The shape of the letter zayin is a vav with a crown on its head. This represents the crown that every Jewish soul received (which, in particular, consists of two levels, two crowns, as taught by our sages) upon the giving of the Torah. The Ten Commandments themselves contain 620 letters, the numerical value of the Hebrew word כתר/Keter – crown. The Letter zayin alludes to the Sefirah of Netzach. Just as the letter zayin is the seventh in the alphabet so is Netzach the seventh of the Sefirot counting from Keter. In Hebrew zayin is related to the wordכלי זין /kli zayin a word that denotes a tool, as in agriculture or war. Thus this word also refers to a weapon. Through the Sefirah of Netzach we can triumph (מנצח/m’natzeach) in war. Likewise Netzach alludes to the Staff of G-d. With this staff Moshe enacted all the signs and wonders which changed nature and overcame all the ministering angels. Note that the shape of the zayin is like a staff with a broad head. When Moshe would use his staff, he would focus on the sefirah of Netzach to draw the power and strength from Above, and this is how he was able to overcome nature. This fits in with the fact that Moshe Rabbeinu (our rabbi) corresponds to the Sefirah of Netzach. He gave us the Torah – the weapon against our negative inclination. It is also possible to say that Hashem made the Jewish people wear weapons at the time of the giving of the Torah in order to be saved from any attack and the angel of death. King Salomon makes a connection between Torah, weaponry, and bread, “If your enemy is hungry feed him bread.” Bread can be understood as a symbol for the wisdom of Torah, hence spiritual sustenance. לחם/lechem – bread is etymologically related to the word for war – מלחמה/milchama, which is the war against our baser instincts. If our spiritual enemy is in need of sustenance, feed them with Torah.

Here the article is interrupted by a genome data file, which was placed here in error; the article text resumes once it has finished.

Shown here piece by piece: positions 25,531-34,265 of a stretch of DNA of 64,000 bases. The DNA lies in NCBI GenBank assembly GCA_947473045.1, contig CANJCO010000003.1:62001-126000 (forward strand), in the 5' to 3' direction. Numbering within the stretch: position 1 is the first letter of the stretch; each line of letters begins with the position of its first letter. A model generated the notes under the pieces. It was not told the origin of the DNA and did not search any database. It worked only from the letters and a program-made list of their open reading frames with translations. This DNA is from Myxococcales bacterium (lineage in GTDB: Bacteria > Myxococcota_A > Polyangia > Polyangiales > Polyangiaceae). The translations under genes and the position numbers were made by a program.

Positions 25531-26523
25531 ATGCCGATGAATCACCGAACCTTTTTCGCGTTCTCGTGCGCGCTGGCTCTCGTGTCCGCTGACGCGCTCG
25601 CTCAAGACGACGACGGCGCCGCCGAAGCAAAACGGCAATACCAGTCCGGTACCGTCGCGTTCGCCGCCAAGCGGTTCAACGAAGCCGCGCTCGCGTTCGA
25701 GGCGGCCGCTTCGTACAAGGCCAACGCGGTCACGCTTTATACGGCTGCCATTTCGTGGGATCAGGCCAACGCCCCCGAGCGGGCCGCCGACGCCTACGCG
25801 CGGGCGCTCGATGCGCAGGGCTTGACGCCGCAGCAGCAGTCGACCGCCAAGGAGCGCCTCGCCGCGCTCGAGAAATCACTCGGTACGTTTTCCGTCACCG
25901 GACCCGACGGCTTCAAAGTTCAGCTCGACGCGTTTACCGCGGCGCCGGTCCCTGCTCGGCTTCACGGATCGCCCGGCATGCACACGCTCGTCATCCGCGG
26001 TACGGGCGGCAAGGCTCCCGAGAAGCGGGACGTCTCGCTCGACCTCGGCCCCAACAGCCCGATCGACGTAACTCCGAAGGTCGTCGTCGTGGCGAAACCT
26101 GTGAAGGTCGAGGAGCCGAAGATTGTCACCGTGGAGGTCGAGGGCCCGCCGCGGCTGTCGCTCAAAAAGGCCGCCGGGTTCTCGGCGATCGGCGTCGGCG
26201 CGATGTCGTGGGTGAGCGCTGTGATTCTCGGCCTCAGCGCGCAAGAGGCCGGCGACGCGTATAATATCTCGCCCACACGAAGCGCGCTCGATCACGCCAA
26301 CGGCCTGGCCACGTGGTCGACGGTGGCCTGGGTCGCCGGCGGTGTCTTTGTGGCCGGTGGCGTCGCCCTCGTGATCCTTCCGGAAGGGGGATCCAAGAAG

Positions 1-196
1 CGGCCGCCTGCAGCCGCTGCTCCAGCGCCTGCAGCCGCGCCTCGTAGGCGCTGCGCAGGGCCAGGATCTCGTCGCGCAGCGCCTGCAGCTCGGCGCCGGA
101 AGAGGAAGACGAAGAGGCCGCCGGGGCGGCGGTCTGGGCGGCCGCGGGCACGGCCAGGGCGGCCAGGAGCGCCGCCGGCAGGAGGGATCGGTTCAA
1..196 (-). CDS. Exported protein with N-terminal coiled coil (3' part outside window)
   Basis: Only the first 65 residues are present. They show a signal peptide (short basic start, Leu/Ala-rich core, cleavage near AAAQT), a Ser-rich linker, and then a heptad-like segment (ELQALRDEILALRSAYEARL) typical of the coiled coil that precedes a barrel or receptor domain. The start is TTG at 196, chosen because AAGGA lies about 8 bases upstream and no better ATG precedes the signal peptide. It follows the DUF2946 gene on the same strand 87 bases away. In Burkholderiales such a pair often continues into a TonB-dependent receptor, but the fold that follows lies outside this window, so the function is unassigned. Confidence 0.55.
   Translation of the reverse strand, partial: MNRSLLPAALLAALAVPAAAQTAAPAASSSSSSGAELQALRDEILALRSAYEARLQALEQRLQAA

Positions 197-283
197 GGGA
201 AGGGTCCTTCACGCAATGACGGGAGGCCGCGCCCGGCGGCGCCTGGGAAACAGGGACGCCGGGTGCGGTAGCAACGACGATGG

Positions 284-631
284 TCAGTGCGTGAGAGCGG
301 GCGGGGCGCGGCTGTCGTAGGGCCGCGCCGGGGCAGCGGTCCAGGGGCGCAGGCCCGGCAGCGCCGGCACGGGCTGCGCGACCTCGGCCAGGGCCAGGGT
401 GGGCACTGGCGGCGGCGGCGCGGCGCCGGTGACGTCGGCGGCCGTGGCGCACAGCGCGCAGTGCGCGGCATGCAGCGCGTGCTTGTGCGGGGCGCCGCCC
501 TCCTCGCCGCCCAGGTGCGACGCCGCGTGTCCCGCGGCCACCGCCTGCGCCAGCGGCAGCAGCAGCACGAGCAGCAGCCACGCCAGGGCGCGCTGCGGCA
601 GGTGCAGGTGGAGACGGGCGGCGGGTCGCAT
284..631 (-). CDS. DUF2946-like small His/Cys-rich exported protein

The Crystal Clarity of the Letter Zayin
Zayin is the first letter in the word זה/zeh (‘this’), signifying the unique level of prophesy of Moshe אספקלריא מאירה/aspklaria m’irah (the transparent plane). He saw Hashem so clearly as if you would point a finger and say “see this.” According to Rabbi Yossi, the Torah was given on the seventh day of Sivan. It was also originally given on Shabbat – the seventh day. The name Zevulun, the tribe of the month of Sivan, begins with the letter zayin. The Torah-portions of the month of Sivan are from the beginning of the Book of Bamidbar. It is all about our traveling in the wilderness. This fits in with the sense of the month, which is travel or motion. In the third portion –Beha’alotcha, there appears a section of two verses “And when the ark traveled...” which is separated from the Torah text that precedes it and that follows it (by two ‘upside-down nuns’). Our sages teach us that this is in order to divide the Torah into seven books, instead of the normal division of five. This phenomenon is alluded to in the verse, “Wisdom has built her house, she carved her pillars seven.” Together, zayin (7) and hei (5, the normal division of the Torah) spell זה/zeh (‘this’), the unique level of the prophecy of Moshe.
Continuously Walking on the Way of Hashem
The sense of the month of Sivan ‘walking’ refers to the sense of continuous, ongoing progress. It teaches us about the dynamic quality of Torah which is a Tree of Life that continues to be revealed in new ways. Each law of the Torah is called a halacha, from the word ‘to walk.’ הֲלִיכוֹת עוֹלָם לוֹ:… “The walking of the world belongs to him.” Rabbi Eliyahu said, whoever studies halachot will surely merit the World to Come, as it states “the walkings (halichot) of the world belongs to him.” Do not read it walking (halichot) but laws (halachot). The Torah gives us the power to walk ahead, to leave our initial premises in order to first locate and then elevate fallen Divine sparks present throughout reality. And so it is said of Zevulun (the tribe of the month) “Be happy Zevulun when you go out.” While the angels, who did not merit receiving the Torah are called “standers” (for they do not possess the essential life dynamic) the souls of Israel (who received the Torah) are called “walkers amongst the standers.” We need to always continue to move on, learn new ways and avoid being complacent and stagnant. With regard to the ‘strength’ of the Torah, it states, “They shall proceed from strength to strength, everyone of them appears before G-d in Zion.” From this we learn that the righteous have no rest, neither in this world nor in the world to come. Even in the absolute state of rest and tranquility of the world to come, the soul of the righteous experience simultaneously the sense of ‘infinite progress’ and ‘walking ahead.’
May we continue to stay “on the derech,” and progress towards fulfilling our purpose and personal goal!